Left swashplate (pump 43) M/A×P×D×[cos((Θ/2−Φ)/2))]1/2
Right swashplate (pump 45) M/A×P×D×[sin((Θ/2−Φ)/2))]1/2
where D is a direction correction factor that is +1 when the operator's seat is facing forward and −1 when the operator's seat is facing rearward, for example. When D=−1, each swashplate is tilted in an opposite direction than when D=+1 to drive hydraulic pumps 43 and 45 in reverse. In order for the controller to know whether the operator's chair is facing forward or rearward, the chair can include proximity sensors, for example. More particularly, referring to FIG. 11, base portion 76′ can include a first sensor positioned in the front and a second sensor positioned in the rear and seat portion 78′ can include a metal member projecting therefrom. In use, the sensors can detect the proximity of the metal member projecting from seat portion 78′, or lack thereof, and transmit that information to the controller so that the correct value for D may be inserted into the equations. In alternative embodiment, limit switches may be used to detect the position of the chair.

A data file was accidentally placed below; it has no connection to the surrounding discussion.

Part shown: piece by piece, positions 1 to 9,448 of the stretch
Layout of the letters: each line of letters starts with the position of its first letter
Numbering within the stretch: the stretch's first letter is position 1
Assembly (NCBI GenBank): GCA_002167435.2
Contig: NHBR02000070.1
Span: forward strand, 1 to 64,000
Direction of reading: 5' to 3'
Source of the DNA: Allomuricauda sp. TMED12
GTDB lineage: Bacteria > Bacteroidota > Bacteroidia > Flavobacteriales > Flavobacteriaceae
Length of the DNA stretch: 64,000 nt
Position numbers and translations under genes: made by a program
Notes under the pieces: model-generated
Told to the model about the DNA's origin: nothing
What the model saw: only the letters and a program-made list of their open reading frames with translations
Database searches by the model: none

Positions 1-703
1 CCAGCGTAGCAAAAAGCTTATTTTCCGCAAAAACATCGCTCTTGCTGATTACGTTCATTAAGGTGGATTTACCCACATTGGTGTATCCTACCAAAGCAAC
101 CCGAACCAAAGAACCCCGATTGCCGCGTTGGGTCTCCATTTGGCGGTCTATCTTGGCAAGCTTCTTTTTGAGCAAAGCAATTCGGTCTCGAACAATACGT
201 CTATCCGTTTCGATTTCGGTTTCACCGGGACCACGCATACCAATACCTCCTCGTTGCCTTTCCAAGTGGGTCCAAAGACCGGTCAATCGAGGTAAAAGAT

The value of the D variable can also be used to determine whether the lights in the front and the rear of the vehicle are headlights or brakelights. More specifically, referring to FIG. 19, the front of the vehicle includes lights banks 140 and 142 which each include a white light 144 and a red light 146. When the operator's seat is facing forward and the D variable equals +1, for example, the programmable controller instructs light banks 140 and 142 to operate white lights 144 as headlights and to deactivate red lights 146. Similarly, referring to FIG. 4, the rear of trailer spotter 30 includes light banks 148 and 150 which both have a white light 144 and a red light 146. When the seat is in the forward position, the controller instructs light banks 148 and 150 to operate the red lights 146 as brakelights and to deactivate the white lights. However, when the operator's seat is facing the rear, and the D variable equals −1, for example, the instructions for light banks 140, 142, 148 and 150 are reversed. For example, in this condition, the front light banks 140 and 142 are instructed by the controller to operate red lights 146 as brakelights and to deactivate white lights 144. Accordingly, by reversing the lights as described above, people working around the vehicle will not be deceived by the brakelights, for example, being on the wrong side of the vehicle.